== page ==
Expansion of the Belt and Road Initiative and Greater Bay Area, together with the rapid rise of the digital economic transformation due to the COVID-19 pandemic, have increased data flows in and out of Hong Kong. Data flows are clearly important in a wide range of sectors in which Hong Kong has or aims to acquire a leading position such as finance, commerce and e-commerce, collaboration (e.g. via remote meeting or lessons) and artificial intelligence (AI) systems.
In short, data flows are important to Hong Kong’s economic prosperity but to date the jurisdiction has not taken active steps to formulate a clear, coherent and comprehensive policy. Data Flow 2 Go, and the larger project of which this is a part funded by the Hong Kong Policy Innovation and Co-ordination Office’s Public Policy Research Funding Scheme for the project entitled Regulating Cross-Border Data: A Public Policy Framework for Hong Kong (Project No. 2019.A4.064.19D), asks the question whether Hong Kong needs to consider a more coordinated approach to managing cross-border data flows.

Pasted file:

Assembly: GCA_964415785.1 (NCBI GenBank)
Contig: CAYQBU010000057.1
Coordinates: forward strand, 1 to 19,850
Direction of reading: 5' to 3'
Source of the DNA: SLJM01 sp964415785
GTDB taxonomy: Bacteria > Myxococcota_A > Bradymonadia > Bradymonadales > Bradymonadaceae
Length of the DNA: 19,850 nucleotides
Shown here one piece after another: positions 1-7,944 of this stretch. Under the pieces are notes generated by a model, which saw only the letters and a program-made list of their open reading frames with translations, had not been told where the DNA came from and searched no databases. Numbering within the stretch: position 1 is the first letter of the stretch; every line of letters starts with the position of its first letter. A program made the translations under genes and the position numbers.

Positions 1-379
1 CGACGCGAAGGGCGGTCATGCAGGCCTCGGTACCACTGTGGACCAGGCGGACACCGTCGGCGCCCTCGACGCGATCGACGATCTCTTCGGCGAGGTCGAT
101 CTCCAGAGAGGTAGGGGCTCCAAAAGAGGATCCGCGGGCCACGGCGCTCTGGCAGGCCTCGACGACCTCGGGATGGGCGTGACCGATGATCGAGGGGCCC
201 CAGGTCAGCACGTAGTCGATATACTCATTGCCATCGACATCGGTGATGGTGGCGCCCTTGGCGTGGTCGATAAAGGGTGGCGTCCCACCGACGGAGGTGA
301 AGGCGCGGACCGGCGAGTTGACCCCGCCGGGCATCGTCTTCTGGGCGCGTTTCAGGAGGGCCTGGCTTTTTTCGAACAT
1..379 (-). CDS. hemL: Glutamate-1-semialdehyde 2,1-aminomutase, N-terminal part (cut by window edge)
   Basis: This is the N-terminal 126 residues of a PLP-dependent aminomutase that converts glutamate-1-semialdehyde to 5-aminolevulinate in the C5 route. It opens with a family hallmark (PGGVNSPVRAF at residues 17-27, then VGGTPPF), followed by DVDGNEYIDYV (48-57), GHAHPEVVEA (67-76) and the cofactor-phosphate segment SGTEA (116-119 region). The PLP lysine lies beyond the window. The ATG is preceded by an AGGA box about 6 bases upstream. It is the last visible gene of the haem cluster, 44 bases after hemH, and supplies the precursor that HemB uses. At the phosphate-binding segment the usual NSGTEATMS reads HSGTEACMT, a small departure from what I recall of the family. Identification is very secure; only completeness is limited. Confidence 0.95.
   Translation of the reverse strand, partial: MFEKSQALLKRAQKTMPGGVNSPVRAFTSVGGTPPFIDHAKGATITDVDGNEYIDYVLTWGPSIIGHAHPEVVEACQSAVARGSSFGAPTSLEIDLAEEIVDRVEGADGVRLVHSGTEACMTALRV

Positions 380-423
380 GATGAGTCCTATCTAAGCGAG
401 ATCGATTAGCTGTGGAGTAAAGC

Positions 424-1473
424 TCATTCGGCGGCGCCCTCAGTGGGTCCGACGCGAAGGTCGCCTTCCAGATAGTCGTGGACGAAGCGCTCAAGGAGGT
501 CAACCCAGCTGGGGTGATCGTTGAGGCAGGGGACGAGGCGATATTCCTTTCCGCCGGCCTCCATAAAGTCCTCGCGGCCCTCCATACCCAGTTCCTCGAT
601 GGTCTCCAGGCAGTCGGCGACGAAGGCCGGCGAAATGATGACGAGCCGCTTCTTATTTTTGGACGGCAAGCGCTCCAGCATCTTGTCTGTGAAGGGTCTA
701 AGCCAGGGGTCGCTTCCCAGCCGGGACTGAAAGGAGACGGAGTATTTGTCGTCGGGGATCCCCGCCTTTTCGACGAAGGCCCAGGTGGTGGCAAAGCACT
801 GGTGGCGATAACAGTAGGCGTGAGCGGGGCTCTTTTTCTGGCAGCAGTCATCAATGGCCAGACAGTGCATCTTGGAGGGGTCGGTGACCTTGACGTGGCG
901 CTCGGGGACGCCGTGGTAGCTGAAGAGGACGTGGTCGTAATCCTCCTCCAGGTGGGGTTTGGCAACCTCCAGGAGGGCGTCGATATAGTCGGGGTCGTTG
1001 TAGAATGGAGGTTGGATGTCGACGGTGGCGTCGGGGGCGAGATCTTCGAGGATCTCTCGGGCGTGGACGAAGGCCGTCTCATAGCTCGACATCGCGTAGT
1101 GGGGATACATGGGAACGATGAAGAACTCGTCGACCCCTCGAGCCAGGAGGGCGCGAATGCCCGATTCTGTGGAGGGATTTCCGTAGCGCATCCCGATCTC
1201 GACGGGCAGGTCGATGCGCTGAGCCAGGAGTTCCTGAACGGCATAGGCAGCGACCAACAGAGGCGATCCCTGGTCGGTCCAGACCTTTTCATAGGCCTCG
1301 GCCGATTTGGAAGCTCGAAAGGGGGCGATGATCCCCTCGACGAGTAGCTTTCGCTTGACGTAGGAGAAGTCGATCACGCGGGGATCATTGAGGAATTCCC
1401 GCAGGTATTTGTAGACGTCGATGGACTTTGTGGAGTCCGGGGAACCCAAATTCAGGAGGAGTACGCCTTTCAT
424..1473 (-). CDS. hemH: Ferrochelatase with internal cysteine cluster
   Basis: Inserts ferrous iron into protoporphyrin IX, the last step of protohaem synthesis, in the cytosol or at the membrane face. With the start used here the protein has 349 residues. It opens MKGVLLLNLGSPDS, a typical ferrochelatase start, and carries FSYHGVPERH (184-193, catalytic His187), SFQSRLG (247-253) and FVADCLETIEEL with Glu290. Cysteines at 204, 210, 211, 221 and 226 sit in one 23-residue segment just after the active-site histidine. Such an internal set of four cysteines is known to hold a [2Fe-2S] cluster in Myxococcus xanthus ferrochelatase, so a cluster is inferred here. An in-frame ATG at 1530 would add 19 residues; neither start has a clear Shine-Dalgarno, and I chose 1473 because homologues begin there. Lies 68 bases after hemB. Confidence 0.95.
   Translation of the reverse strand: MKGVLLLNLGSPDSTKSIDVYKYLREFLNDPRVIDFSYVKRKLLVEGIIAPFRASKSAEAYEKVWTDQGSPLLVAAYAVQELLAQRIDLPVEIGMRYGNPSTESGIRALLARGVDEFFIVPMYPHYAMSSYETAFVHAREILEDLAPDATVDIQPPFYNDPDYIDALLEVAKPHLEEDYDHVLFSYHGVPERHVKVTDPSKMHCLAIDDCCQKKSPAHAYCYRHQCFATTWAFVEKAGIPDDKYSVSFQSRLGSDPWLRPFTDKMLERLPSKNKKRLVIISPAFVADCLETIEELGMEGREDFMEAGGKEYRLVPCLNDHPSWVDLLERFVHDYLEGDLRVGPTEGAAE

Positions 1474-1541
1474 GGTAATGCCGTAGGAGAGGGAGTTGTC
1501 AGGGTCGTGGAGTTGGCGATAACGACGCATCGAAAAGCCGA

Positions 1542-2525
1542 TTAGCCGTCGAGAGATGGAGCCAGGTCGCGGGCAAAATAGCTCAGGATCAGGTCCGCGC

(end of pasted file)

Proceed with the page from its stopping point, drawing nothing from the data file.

Data Flow 2 Go, organised by the Transnational Economic Law and Dispute Settlement (TELDS) group at Centre for Comparative and Transnational Law, gathered academic and industry specialists both in government and business to address these pivotal issues. Some of the revelations and insights provided during the session included:
The ubiquity of data and the global interconnection of systems renders cross border data governance more complex, and the continuous and fast-moving technological transformation more difficult to address. The Data Flow 2 Go event provided important new awareness, but could only scratch the surface of such complexity and highlight the need for more research in this area where fast moving technological transformation challenges existing legal structures and requires proactive policies.